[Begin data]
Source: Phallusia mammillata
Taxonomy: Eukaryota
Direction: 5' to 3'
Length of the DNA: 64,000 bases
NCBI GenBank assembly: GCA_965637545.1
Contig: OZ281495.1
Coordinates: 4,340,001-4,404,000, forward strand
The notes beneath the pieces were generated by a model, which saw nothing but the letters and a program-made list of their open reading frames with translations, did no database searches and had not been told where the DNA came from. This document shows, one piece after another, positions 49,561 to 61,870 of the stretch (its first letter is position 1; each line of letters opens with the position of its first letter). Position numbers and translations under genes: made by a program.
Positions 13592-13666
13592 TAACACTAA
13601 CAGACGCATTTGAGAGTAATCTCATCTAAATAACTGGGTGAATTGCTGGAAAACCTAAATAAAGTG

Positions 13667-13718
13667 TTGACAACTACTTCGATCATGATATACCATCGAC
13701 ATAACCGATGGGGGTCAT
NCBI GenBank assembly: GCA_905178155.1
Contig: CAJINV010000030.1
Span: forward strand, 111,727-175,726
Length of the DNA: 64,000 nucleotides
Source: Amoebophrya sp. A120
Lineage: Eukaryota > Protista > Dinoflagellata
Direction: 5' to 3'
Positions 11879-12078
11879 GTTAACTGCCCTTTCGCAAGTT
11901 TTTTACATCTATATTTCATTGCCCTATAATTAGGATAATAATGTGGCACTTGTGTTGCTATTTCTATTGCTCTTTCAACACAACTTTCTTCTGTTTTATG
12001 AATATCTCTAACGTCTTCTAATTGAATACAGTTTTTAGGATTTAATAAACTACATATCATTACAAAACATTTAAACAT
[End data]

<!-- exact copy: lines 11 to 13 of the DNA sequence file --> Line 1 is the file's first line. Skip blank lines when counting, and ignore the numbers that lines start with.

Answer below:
13601 CAGACGCATTTGAGAGTAATCTCATCTAAATAACTGGGTGAATTGCTGGAAAACCTAAATAAAGTG

Positions 13667-13718
13667 TTGACAACTACTTCGATCATGATATACCATCGAC